cout << a % b << endl; //Prints 4 which is the remainder obtained by dividing a by b.

a %= a; //a is now, 0.
b %= 3; //b is now, 2.

This post is too lengthy to explain all basic arithmetics in C++. But length don’t matters! It is your motivation and inspiration that matters!

C++ Programming Series: Primitive Types

In the previous post, we discussed variables and a primitive type called as int. Primitive types are the basic types from which other complex things are derived. Like int, following are some other primitive types.

int int_var = 10;
char char_var = 'b';
bool bool_var = true;
float float_var = 24.12f;
double double_var = 248.123;

They have different sizes and they are calculated in bytes which is a term defined for measuring memory in computers. To find out the size of any type or variable, we can use sizeof().

cout << sizeof(int) << endl;
cout << sizeof(bool_var) << endl;
cout << sizeof(float) << endl;
cout << sizeof(double_var) << endl;

Size of int is 4 bytes, char is 1 byte, float 4 bytes and double 8 bytes. They have some value limits as well. For more information, click here.

char is the short form of character, stores a character and bool is the short form of boolean, can only have anyone of the two states, true and false.

float and double allows us to be precise in calculations. The latter one is more precise than the former one. float can have maximum of 7 decimal places whereas double can have maximum of 15 decimal places.

It is always better to use lesser memory or bytes of a computer. int is the most used variable type but it may be a waste if you just want to have it in a very small range of numbers. You can use short or long to increase or decrease the amount of memory allocated by it. For instance, if value of a regular int gets much greater than the limit, use long to have a much greater limit.

short int small_int = 20000;
long int large_int = 20000000;

By default, variables can have positive as well as negative values. There are many cases when negative values are not needed at all. Such variables having both positive and negative values are called as signed variables and those having positive values only are called as unsigned variables.

int i_am_signed_int1 = -100;
signed int i_am_signed_int2 = -250;
unsigned int i_am_unsigned_int3 = 500;

short, long, signed and unsigned aren’t only used with int but can also be used with some other primitive types.

C++ Programming Series: Hello World and Variables

If you already read the previous post and installed Microsoft Visual Studio Express Edition, you can just open it and somewhere, you will see New Solution. Just set a new one and add an empty cpp or source file to it. In this cpp file, copy and paste that code below to it and then, run it. If it runs fine, it will output, “Hello World”, on the console screen.

Here’s the code for printing, “Hello World”:

#include <iostream>
using namespace std;
int main()
{
 cout << "Hello World" << endl;
 
 return 0;
}

The word cout may be taken as a short form of ‘console output’ and endl as ‘end the line’ or put an enter to it. << is an operator called as ‘put to’ operator. Lines of code present between two curly brackets may be taken as a block. There are two statements in the block. Each statement is required to be finished by a semi-colon. main() is the place where codes will run (or execute). For now, this is enough, you will understand the whole of it later on. Don’t worry about this! It looks hard but is very simple.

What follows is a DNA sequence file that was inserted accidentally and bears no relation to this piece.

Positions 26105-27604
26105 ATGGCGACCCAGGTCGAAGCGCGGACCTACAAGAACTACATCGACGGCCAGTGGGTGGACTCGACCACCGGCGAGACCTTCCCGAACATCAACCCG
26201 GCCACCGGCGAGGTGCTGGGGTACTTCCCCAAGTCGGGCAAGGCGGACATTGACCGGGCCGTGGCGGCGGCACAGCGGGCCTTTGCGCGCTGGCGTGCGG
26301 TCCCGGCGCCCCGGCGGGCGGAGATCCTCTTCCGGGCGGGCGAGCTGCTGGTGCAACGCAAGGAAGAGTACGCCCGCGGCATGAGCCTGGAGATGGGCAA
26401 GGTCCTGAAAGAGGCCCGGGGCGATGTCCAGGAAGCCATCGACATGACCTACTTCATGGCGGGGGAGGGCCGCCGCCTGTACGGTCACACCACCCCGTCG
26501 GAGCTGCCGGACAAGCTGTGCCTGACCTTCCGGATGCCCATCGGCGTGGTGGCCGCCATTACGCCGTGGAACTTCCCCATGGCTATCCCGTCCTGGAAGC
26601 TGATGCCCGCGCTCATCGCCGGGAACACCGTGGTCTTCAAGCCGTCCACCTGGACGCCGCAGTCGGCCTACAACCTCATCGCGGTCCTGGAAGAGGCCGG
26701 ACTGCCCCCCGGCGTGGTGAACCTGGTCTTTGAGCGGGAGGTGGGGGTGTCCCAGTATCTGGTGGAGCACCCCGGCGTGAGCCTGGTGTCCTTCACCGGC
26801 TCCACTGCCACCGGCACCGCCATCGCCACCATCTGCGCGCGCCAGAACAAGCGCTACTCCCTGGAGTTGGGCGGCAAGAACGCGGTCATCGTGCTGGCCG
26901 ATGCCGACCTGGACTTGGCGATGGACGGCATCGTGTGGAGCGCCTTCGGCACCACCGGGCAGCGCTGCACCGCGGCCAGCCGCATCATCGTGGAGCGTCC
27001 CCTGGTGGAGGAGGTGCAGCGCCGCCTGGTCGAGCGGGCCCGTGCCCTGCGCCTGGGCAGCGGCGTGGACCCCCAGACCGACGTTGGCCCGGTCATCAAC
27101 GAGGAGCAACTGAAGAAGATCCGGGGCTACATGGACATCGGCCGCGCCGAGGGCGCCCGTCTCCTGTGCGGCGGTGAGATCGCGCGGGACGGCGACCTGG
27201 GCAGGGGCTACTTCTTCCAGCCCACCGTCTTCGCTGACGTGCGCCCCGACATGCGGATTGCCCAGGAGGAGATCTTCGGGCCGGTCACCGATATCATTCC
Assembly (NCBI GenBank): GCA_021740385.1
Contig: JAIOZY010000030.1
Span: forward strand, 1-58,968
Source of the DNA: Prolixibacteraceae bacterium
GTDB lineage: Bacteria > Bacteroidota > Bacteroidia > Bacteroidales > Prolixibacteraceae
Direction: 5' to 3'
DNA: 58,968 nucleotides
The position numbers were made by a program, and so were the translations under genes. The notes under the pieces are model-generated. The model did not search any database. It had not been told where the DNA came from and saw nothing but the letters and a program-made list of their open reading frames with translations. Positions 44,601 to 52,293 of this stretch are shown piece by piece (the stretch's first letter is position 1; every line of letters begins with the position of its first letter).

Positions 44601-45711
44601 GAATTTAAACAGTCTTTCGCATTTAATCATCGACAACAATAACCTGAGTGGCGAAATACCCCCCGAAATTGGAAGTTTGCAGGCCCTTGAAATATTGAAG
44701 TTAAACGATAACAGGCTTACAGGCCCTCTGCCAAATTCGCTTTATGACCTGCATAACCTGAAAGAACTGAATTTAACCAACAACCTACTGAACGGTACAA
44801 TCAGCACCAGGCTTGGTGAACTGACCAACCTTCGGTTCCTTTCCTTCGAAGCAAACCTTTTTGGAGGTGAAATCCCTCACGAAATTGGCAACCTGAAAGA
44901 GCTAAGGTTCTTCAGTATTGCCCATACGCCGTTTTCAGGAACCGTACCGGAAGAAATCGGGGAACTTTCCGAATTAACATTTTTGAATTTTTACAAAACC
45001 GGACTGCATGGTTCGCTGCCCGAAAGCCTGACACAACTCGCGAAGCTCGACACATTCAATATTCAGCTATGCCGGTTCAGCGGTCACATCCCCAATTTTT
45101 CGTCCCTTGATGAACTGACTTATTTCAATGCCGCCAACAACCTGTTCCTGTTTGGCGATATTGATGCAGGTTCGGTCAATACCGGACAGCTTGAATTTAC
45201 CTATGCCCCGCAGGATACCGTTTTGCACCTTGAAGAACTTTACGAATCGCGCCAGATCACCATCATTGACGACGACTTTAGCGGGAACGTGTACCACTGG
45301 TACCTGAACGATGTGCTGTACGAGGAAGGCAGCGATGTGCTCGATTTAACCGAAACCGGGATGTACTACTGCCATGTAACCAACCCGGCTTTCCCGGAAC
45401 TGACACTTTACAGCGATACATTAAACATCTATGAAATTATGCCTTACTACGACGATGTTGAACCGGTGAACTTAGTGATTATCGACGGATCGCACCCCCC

You can also print numbers and they can be typed in without double commas as well. Just replace “Hello World” with some integer.

cout << 221133 << endl;

Integers are any numbers ranging from infinite negative to infinite positive numbers. But what if we want to store an integer? I mean we may need to call it many times and manipulate its value as well which is hard with a constant like the above one.

To do that, we use variables. To store an integer say 221133 in a variable called as x and then call it later on, we can do something like this:

int x = 221133;
cout << x << endl;

Note that word int. It is the short form of a word called integer. A variable must be written with its type. int or integer is one of them. The cout then, treats x as 221133 which is of type int. Format of any variable is given as:

[type] [name] = [value];

You can declare a variable first and then, give a value to it (initialize it). If you don’t give it a value and print it, you may get an error or most probably, a random value. Therefore, always initialize the variables before using them.

int x;
x = 221133;
cout << x << endl;

The most important thing about the variables is that they have a specific scope. From scope, we mean the area or space where the variable can be used. The scope of a variable is the remaining block after its declaration. If the variable x, is declared in the block below main(), its scope is that block i.e it cannot be used above the declaration or outside the block’s ending flower bracket.

Don’t get panic with all the things here! There is way much more stuff. Try to figure out your learning rate and proceed according to it! Just try to type codes and make them run…